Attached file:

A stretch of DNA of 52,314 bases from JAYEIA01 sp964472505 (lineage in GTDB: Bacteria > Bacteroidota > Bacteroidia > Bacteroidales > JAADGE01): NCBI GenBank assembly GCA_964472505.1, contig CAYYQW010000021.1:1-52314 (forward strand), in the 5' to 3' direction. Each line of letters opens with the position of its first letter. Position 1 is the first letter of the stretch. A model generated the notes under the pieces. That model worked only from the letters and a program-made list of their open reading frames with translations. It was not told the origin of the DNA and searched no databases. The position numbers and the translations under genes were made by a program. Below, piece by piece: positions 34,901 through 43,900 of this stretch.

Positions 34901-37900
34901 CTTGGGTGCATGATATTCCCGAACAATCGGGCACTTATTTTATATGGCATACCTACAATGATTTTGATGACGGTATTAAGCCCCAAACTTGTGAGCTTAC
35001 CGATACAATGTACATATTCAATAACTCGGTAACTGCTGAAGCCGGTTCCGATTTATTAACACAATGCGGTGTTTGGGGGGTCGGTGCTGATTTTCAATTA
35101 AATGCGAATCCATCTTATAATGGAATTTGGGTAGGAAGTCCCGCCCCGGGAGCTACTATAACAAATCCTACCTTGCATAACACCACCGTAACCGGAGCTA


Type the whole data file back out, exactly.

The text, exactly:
A stretch of DNA of 52,314 bases from JAYEIA01 sp964472505 (lineage in GTDB: Bacteria > Bacteroidota > Bacteroidia > Bacteroidales > JAADGE01): NCBI GenBank assembly GCA_964472505.1, contig CAYYQW010000021.1:1-52314 (forward strand), in the 5' to 3' direction. Each line of letters opens with the position of its first letter. Position 1 is the first letter of the stretch. A model generated the notes under the pieces. That model worked only from the letters and a program-made list of their open reading frames with translations. It was not told the origin of the DNA and searched no databases. The position numbers and the translations under genes were made by a program. Below, piece by piece: positions 34,901 through 43,900 of this stretch.

Positions 34901-37900
34901 CTTGGGTGCATGATATTCCCGAACAATCGGGCACTTATTTTATATGGCATACCTACAATGATTTTGATGACGGTATTAAGCCCCAAACTTGTGAGCTTAC
35001 CGATACAATGTACATATTCAATAACTCGGTAACTGCTGAAGCCGGTTCCGATTTATTAACACAATGCGGTGTTTGGGGGGTCGGTGCTGATTTTCAATTA
35101 AATGCGAATCCATCTTATAATGGAATTTGGGTAGGAAGTCCCGCCCCGGGAGCTACTATAACAAATCCTACCTTGCATAACACCACCGTAACCGGAGCTA